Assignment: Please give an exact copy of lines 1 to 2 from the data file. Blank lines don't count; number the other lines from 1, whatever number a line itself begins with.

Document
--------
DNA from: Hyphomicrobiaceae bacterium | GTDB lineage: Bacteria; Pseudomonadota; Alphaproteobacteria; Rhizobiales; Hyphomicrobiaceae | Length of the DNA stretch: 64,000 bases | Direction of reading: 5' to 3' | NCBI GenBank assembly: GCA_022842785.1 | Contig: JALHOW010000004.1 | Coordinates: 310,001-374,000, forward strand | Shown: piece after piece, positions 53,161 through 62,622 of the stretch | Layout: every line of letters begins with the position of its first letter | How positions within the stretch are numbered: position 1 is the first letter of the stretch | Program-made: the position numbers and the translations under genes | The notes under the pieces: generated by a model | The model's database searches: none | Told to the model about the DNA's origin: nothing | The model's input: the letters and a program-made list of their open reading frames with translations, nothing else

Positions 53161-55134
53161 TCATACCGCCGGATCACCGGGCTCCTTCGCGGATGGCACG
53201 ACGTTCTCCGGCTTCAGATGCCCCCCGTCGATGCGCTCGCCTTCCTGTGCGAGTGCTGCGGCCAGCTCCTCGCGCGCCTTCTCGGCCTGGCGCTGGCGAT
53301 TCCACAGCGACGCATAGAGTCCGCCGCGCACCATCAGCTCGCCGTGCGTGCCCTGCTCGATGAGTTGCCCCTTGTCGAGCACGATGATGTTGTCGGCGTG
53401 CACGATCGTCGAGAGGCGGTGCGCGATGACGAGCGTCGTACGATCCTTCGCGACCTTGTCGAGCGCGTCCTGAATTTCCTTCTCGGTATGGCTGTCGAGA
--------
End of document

DNA from: Hyphomicrobiaceae bacterium | GTDB lineage: Bacteria; Pseudomonadota; Alphaproteobacteria; Rhizobiales; Hyphomicrobiaceae | Length of the DNA stretch: 64,000 bases | Direction of reading: 5' to 3' | NCBI GenBank assembly: GCA_022842785.1 | Contig: JALHOW010000004.1 | Coordinates: 310,001-374,000, forward strand | Shown: piece after piece, positions 53,161 through 62,622 of the stretch | Layout: every line of letters begins with the position of its first letter | How positions within the stretch are numbered: position 1 is the first letter of the stretch | Program-made: the position numbers and the translations under genes | The notes under the pieces: generated by a model | The model's database searches: none | Told to the model about the DNA's origin: nothing | The model's input: the letters and a program-made list of their open reading frames with translations, nothing else

Positions 53161-55134